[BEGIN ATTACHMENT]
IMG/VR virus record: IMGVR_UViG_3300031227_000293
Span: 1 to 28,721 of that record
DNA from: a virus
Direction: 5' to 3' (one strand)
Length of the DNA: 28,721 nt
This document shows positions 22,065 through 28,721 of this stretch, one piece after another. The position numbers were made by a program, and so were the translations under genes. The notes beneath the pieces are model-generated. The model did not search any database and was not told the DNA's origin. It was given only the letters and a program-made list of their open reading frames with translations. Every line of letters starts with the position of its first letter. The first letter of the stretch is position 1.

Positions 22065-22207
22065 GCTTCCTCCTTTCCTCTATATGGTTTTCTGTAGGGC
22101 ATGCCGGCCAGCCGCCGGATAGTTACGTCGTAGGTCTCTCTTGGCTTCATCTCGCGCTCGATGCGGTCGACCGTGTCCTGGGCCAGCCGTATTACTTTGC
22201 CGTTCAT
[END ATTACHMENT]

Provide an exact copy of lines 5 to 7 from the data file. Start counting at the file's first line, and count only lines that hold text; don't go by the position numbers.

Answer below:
Length of the DNA: 28,721 nt
This document shows positions 22,065 through 28,721 of this stretch, one piece after another. The position numbers were made by a program, and so were the translations under genes. The notes beneath the pieces are model-generated. The model did not search any database and was not told the DNA's origin. It was given only the letters and a program-made list of their open reading frames with translations. Every line of letters starts with the position of its first letter. The first letter of the stretch is position 1.

Positions 22065-22207